“Your relationship with yourself sets the tone for all your other relationships”
Here’s a thought, and it’s about self love. This is often the most difficult form of love to feel. When we suffer trauma through abuse, especially abuse that continues in one form or another, the part of our brain that looks out for trouble stays switched on all the time. So we anxiously expect that things are going to go wrong – all the time. Things seem always to be out of our control, just as they were when the original trauma took place. In that sense we remain permanently traumatised.
One of the aspects of abuse is the powerlessness we suffer when it happens. So, in an attempt to re-instate a feeling of control, we resort to traumatising ourselves. It sounds bizarre, but there’s a good reason behind it – at least this way we know how and when the abuse is coming. And so begins a constant verbal drip of self criticism, negative self-talk, shame, self-abuse. It’s comfortable for us to experience this because we’re so familiar with it. In fact the more we do it the more familiar it gets, until the idea that this is what we are gets well and truly engrained in our beliefs. On and on it goes – far longer than the original abuse – and so in a way it is actually worse, because there’s no end to it. We lose track of who we really are – our core self, which is not bad or shameful at all.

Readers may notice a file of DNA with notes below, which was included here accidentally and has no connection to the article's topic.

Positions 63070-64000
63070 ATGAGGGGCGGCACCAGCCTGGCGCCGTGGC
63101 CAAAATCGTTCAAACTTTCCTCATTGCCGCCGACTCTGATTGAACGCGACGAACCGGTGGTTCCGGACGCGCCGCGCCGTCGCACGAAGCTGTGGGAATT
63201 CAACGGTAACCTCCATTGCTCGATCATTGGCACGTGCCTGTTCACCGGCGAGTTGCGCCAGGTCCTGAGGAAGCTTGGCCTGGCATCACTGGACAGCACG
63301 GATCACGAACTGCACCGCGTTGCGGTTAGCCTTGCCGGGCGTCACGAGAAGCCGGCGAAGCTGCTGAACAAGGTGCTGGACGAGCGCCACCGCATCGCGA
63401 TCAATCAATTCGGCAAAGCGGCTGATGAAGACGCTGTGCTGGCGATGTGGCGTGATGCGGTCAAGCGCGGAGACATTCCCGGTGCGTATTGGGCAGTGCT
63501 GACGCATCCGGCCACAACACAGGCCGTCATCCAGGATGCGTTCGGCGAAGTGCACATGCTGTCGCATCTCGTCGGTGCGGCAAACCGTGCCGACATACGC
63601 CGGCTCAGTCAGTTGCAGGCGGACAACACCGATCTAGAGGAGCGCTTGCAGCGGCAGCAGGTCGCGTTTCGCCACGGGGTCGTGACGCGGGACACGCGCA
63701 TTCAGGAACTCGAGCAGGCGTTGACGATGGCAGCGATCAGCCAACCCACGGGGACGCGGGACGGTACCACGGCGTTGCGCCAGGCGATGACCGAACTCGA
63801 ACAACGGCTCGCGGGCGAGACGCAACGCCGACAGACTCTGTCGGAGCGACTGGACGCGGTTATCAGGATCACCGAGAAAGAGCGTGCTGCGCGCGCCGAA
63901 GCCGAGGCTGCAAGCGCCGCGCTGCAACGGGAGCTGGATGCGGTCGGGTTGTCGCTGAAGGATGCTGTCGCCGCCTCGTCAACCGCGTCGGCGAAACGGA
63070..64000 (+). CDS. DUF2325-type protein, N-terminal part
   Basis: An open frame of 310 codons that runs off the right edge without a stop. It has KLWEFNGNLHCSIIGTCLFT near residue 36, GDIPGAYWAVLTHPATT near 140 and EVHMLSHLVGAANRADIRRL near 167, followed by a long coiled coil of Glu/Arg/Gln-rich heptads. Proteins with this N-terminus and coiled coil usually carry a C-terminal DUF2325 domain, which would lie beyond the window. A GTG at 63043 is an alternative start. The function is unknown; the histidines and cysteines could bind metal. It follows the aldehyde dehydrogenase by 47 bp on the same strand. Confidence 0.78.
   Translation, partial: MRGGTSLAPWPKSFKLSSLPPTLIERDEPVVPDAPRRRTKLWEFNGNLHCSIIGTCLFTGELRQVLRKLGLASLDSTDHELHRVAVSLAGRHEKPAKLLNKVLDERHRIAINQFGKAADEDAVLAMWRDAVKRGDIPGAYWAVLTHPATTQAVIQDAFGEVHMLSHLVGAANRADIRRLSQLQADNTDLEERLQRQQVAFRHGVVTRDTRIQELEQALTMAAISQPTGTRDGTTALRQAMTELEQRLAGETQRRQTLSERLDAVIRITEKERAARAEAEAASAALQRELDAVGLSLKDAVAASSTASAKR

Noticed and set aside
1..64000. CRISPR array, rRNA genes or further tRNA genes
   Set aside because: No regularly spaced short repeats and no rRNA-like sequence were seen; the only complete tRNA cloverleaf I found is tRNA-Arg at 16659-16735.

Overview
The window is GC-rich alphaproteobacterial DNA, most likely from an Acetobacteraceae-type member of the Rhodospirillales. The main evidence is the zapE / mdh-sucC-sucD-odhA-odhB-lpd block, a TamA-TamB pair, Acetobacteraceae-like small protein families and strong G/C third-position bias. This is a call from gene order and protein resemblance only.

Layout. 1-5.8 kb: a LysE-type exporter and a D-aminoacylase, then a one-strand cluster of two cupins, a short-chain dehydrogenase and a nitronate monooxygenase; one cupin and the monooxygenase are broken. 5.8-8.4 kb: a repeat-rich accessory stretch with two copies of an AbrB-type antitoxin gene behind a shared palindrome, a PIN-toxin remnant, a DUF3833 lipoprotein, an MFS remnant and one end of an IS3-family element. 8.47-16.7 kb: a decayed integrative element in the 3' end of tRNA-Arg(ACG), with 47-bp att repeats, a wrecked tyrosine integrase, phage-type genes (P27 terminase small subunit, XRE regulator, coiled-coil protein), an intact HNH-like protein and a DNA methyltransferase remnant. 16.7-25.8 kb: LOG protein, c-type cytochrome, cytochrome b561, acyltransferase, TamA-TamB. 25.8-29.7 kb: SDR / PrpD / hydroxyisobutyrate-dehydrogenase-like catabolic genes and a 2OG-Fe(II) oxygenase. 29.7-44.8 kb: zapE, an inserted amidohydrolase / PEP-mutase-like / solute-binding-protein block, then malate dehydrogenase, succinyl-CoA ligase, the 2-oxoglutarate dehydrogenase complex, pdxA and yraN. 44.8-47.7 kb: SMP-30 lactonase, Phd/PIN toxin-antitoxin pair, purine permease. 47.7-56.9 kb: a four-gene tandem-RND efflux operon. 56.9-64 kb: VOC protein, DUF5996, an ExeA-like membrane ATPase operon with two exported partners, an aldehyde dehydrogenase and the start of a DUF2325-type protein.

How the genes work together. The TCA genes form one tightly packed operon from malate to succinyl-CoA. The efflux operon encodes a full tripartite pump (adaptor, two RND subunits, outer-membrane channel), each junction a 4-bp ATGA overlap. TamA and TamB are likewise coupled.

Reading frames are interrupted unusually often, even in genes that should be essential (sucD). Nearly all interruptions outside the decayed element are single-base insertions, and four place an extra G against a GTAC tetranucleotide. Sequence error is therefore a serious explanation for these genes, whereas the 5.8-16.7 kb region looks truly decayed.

If we are comfortable with abusing ourselves, we’ll be comfortable with others abusing us too. In his book “The Four Agreements” Don Miguel Ruiz comments: “In your whole life nobody has ever abused you more than you have abused yourself. And the limit of your self-abuse is exactly the limit that you will tolerate from someone else. If someone abuses you a little more than you abuse yourself, you will probably walk away from that person. But if someone abuses you a little less than you abuse yourself, you will probably stay in the relationship and tolerate it endlessly.”
That’s why I put so much store on self-compassion, being kind to ourselves and about ourselves. Maybe this quote is a literal truth, in that loving ourselves will save the person we really are at the core of our being – not the shameful or undeserving person we believe we are: “Self love will save your soul”.